Let Them Eat Cake is a London based fashion publication. Our ethos is to be a platform for new creative talent and opinionated young writers to express themselves to the fullest. This includes designers, photographers, stylists, hair and make-up artists as well as illustrators and journalists.

How would you define the magazine aesthetic?

A cutting edge style magazine with British wit and youthful flair.

How did you go about setting up the magazine?

I started it with my now Fashion Director Cheryl Leung and my sister Nneka Ugboma. We got a bunch of friends together and asked them if they would be interested in contributing to the magazine. These were photographers, stylists and writers who were leaving assisting big names within the industry and wanted to shoot and create work for themselves. We started with a very small issue - almost A5 size and 16 pages stapled together. We printed 1000 copies, as that was all we could afford. We weren't really sure how the launch was going to turn out but it was received really well. We got a lot of press attention and issue 1 sold incredibly well. We haven't stopped since. Now, almost 7 years on, the magazine has 115 pages of fashion content, in a much bigger format and a spine. We are also stocked internationally and have a much higher print run of 10,000-15000 copies published every quarter.

And how would you define your readers?

The age range is 18-35, with more female than male readers. I always imagine them to be those incredibly cool girls and boys in college or university and even those working their way up in the creative industry. They are really clued-up and make their own decisions when it comes to fashion. They're not followers of fashion but natural lateral thinkers. They are tomorrow's leaders.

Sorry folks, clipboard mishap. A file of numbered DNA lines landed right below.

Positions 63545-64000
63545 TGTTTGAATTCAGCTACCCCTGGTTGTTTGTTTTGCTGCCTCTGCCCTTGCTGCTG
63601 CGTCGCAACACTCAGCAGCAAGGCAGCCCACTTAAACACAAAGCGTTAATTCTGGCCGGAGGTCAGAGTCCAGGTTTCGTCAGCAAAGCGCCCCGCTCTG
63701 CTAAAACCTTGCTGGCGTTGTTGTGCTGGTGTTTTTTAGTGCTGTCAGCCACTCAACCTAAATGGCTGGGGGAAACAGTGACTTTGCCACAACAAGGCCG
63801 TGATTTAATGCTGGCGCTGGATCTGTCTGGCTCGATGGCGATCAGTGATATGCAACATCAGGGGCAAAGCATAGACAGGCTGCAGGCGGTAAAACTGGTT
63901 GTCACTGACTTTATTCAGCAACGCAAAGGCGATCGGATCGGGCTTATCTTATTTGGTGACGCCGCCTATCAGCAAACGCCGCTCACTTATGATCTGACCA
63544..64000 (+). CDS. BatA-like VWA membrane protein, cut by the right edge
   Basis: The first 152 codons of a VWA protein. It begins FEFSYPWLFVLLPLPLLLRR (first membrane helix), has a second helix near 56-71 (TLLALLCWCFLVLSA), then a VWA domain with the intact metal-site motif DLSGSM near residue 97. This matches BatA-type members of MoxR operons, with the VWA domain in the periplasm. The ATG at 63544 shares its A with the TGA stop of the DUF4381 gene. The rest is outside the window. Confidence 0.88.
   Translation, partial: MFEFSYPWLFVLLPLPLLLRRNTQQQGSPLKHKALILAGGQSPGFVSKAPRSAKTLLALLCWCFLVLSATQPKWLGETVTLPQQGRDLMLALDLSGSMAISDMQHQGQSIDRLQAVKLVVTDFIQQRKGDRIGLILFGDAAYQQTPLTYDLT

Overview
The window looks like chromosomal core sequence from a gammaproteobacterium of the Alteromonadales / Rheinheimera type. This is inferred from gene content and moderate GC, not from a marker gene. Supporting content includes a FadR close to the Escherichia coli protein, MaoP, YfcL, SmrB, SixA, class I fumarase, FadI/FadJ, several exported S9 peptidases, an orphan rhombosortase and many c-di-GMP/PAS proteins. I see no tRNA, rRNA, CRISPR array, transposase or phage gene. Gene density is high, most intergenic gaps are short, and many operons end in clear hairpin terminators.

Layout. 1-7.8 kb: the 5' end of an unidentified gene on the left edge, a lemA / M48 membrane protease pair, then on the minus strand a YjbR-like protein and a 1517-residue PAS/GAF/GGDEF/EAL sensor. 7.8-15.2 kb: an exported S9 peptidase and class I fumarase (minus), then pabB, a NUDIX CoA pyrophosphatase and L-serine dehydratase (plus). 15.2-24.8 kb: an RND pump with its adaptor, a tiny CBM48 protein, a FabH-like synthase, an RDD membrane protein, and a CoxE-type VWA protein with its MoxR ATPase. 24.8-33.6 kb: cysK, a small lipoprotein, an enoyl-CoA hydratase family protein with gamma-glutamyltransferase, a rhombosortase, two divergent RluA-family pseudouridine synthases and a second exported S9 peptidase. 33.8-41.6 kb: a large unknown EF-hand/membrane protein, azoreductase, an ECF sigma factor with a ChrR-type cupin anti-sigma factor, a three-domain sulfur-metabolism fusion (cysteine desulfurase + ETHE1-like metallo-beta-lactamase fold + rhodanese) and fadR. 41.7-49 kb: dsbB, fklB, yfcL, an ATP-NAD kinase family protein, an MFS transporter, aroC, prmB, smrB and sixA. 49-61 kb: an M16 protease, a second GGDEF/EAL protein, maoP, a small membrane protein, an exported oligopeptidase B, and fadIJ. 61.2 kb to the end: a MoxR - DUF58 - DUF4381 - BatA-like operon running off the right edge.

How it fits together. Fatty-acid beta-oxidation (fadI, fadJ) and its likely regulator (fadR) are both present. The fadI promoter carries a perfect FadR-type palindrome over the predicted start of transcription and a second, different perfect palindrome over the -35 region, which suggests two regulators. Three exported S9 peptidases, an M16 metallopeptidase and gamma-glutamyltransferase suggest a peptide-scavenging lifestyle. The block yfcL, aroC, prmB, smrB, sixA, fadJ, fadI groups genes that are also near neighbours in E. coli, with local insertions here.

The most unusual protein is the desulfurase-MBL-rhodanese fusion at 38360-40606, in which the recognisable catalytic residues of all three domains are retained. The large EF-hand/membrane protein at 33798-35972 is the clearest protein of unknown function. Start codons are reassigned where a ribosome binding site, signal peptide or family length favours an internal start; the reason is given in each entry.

Who do you admire in the industry?

There is a section in the magazine called Rant that is dedicated to our heroes in the creative industry. These have included Solve Sundsbo, stylists Simon Foxton, Katie Grand and Panos Yiapanis and editors Ashley Heath and Terry Jones, as well as Neville Brody to name a few.

What inspires you most?

When I speak to people. Whether it's an interview, a phone call, in line waiting for a fashion show to start, or even chatting over coffee, there may be a word, a phrase or passing thought they, or I, might say that will spark an idea in me. I love seeing and hearing a different perspective on things.

What advice would you have given to yourself all those years ago at LCF, knowing what you know now?

I would say fashion is fleeting, so have fun with it. Anything you do in life requires hard work, but remember to sit back occasionally and enjoy it.

Any industry 'tips' for our current and future students?

I think it would be the same advice that I would have given myself all those years ago. Work hard and don't stop learning, but at the same time enjoy the journey.

And finally - any words of advice for students who may want to follow in your footsteps?!

If you want to start up your own publication, please know that when you embark on this, there will be many tough times ahead, along with the good. Stay confident and be determined. Always work with great people and there is no such thing a failure if you learn from your mistakes.